I think most would agree that the church is one of the last places around that you’ll still see the primary/sole mode of teaching/transformation be a lecture-style sermon, monological preaching. Folks in education have been experimenting with different forms of pedagogy for years, and have moved past the “talking head” format for quite awhile now. Sure, there are times in a large lecture-format course where it still makes sense to give information that way – but most students would probably tell you there are more engaging ways to learn and actually have the information stick, than listening to a lecture.
Yet, it’s a safe bet that you can show up at church on a Sunday morning at your typical church, and expect, for the most part, to sit back, listen, hear and be a passive recipient of a worship service, particularly during the sermon.
Why do people go to a church service?
It feels that’s this is the question Adam is really asking.
I don’t think many people in ministry really think about this question. They just know people come to services and never really ask why they come.
Church. This thing we do.
We go to a building once per week to do something so entirely other than anything else we’ll do the rest of the week.
Why do we do it?
- If it’s about teaching… than why do we teach in a way most people don’t actually learn anymore?
- If it’s about corporate worship… than why do we sing about me and my relationship to God and not we and our relationship to God?
- If it’s sacramental (as Adam hints at)… then why do we (evangelicals) just tack on sacraments to services instead of making the services about the sacraments?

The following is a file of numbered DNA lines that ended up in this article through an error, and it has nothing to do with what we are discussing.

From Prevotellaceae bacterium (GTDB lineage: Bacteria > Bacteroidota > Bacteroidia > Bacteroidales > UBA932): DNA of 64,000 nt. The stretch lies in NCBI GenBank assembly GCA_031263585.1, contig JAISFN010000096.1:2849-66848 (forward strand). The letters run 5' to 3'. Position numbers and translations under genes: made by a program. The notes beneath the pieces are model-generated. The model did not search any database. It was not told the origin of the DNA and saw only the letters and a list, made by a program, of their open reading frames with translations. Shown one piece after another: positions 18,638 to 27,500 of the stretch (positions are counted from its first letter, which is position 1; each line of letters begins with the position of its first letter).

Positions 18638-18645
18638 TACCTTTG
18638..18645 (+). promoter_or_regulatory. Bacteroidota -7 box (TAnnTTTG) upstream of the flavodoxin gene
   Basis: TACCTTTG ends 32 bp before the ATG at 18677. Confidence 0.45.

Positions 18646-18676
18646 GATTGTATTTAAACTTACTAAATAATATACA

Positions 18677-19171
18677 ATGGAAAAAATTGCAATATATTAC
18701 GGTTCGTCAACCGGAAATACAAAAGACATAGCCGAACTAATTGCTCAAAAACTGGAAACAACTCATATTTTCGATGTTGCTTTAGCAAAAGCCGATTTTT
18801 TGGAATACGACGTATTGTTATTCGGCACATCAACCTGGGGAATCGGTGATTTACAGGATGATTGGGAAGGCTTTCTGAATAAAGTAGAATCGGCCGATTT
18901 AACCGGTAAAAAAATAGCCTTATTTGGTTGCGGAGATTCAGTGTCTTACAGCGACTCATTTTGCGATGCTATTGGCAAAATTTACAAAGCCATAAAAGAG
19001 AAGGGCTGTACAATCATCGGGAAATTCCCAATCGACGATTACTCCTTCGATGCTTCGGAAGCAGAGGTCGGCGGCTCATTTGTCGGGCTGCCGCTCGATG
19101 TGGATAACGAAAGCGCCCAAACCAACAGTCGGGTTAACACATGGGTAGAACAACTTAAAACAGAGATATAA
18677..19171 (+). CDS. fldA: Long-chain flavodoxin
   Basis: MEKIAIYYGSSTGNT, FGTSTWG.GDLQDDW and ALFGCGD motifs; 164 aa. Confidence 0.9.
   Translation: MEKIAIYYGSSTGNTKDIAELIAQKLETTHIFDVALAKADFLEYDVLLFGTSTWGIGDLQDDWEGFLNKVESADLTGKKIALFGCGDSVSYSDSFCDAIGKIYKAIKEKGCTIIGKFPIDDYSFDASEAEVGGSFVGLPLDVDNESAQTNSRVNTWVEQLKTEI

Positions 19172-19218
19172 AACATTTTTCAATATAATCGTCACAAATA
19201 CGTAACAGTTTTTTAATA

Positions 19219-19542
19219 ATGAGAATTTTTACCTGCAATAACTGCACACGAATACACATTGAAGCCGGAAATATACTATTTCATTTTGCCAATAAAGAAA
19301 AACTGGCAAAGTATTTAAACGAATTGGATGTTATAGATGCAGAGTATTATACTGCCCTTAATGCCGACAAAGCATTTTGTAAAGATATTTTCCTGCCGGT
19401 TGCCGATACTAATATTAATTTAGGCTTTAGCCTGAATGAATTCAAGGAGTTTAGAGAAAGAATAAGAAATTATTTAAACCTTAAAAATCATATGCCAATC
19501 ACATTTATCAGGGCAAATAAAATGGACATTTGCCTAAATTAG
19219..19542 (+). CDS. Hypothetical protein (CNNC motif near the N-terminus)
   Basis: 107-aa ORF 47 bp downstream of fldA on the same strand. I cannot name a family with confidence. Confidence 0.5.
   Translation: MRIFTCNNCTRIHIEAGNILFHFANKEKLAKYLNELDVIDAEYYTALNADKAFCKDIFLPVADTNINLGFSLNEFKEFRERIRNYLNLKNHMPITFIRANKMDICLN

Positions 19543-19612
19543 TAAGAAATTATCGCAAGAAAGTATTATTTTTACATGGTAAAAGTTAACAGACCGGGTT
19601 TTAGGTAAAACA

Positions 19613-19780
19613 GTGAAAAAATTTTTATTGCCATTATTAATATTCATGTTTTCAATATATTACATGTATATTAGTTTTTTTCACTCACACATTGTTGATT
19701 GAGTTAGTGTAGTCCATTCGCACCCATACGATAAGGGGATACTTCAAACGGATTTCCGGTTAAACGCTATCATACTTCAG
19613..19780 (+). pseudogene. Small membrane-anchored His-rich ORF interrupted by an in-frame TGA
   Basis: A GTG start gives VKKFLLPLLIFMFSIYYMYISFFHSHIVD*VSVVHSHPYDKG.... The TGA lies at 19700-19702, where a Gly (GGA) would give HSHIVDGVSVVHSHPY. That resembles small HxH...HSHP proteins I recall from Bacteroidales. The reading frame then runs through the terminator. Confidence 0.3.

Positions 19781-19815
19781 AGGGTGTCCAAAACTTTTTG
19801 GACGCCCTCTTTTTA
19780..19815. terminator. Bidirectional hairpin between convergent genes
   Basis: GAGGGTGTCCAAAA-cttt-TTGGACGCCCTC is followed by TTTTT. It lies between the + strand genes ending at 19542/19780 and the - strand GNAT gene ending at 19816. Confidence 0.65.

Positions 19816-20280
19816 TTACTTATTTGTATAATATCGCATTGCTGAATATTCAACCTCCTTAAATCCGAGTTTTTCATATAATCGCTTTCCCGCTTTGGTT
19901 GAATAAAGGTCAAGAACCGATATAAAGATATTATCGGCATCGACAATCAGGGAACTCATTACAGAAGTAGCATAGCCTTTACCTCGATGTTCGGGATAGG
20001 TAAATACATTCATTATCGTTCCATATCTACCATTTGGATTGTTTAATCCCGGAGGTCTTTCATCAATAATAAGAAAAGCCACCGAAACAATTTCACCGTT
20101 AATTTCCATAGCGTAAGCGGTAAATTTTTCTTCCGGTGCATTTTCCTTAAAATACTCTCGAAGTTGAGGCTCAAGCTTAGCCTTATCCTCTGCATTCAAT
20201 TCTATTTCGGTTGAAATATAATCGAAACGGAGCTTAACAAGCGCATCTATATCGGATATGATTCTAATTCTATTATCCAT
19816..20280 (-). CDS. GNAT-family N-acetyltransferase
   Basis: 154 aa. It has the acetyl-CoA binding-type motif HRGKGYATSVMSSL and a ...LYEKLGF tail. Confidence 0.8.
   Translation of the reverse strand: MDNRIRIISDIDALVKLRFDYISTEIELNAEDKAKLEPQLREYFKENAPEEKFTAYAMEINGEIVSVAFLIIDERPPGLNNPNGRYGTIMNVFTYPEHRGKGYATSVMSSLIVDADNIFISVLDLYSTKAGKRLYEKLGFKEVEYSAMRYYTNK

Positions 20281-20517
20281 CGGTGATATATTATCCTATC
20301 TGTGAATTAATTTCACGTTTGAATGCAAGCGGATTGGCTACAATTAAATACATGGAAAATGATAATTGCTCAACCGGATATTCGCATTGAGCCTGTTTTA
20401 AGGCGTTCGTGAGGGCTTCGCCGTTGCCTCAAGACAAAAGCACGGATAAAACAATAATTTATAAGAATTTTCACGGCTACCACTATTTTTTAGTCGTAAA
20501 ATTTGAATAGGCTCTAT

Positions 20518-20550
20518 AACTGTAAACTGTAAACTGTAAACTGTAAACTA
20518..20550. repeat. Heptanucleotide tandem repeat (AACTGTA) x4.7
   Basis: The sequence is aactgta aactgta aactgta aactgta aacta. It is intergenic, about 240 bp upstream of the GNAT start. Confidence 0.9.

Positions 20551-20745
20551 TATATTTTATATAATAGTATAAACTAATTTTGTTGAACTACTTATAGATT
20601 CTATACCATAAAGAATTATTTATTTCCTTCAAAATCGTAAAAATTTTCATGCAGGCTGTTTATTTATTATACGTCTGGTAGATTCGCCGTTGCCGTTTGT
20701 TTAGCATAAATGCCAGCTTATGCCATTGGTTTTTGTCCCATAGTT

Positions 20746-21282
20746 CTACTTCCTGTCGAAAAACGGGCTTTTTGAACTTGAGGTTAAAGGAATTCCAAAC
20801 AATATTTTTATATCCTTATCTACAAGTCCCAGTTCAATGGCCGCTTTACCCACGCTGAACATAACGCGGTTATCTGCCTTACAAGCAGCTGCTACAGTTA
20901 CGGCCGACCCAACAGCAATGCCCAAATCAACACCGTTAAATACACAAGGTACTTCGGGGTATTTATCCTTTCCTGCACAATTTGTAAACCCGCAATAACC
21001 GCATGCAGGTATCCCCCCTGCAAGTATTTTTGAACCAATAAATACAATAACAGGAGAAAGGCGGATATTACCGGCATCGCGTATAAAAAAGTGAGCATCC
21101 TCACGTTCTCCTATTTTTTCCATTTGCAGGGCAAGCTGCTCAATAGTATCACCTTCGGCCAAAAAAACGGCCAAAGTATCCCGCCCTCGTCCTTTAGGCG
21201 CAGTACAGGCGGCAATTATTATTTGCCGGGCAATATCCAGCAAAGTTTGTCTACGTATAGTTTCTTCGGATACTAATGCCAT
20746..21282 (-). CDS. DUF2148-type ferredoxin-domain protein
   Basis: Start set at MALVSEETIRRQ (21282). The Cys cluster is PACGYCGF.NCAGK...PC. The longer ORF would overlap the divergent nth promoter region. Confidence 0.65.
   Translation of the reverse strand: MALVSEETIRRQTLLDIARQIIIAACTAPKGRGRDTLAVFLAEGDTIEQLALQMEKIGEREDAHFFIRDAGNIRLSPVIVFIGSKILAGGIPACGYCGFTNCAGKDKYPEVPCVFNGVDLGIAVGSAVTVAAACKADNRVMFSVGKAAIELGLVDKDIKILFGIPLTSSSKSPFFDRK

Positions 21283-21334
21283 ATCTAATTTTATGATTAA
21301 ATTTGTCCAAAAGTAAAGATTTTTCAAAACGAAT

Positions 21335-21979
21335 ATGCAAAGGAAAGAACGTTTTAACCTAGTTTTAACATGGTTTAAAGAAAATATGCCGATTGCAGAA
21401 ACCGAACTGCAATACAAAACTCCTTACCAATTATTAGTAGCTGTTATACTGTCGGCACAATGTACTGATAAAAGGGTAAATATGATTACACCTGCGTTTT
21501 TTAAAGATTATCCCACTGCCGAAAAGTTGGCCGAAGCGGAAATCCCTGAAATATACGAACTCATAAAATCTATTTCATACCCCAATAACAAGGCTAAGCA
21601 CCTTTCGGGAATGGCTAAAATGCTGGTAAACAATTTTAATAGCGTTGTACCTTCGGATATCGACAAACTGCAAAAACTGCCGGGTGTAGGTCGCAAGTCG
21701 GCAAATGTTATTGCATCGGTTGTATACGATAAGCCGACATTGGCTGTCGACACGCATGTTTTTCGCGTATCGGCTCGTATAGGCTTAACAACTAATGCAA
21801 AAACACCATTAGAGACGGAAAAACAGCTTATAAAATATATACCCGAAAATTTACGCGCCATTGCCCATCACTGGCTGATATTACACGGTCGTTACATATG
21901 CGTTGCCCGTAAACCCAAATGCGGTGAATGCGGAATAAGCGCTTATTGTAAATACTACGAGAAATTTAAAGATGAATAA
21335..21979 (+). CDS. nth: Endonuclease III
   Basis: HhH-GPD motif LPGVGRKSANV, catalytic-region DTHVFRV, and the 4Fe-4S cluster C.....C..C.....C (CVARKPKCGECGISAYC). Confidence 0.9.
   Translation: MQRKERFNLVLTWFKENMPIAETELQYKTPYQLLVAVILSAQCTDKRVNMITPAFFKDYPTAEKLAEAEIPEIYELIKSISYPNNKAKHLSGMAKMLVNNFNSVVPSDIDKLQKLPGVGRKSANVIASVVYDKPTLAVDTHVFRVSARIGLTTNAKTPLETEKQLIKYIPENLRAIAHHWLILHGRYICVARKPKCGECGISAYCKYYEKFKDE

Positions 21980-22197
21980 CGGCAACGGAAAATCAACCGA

What’s Not at Stake?
At least for me… going to church isn’t optional. It’s something I do in obedience even if I go through a season of not getting it, getting anything out of it, or downright not liking it. I believe, as the author of Hebrews points to, that when we hold on unswervingly, that community life will come back into season for us.
This is one thing I love about youth ministry. Experimenting with learning styles, worship styles, meeting styles, and all of that is kind of built into our DNA. Last week, I loved Brian’s experiment with putting volunteers in front of their peers and saying… “What would you do in ____ situation?” Many youth groups communicate biblical truth via dialogue, small group teaching, and other things which both help students think critically about stuff and build systems to check-in with them about implementing learning.
My hope for “big church” is that we figure out ways to do that.
My encouragement is, just like we do in youth ministry, foster environments where experiments are OK.
Why do we bother even thinking about this? Don’t forget that in your community 90%-95% of the community simply opts out. It’s not working for them.
Is that motivation enough?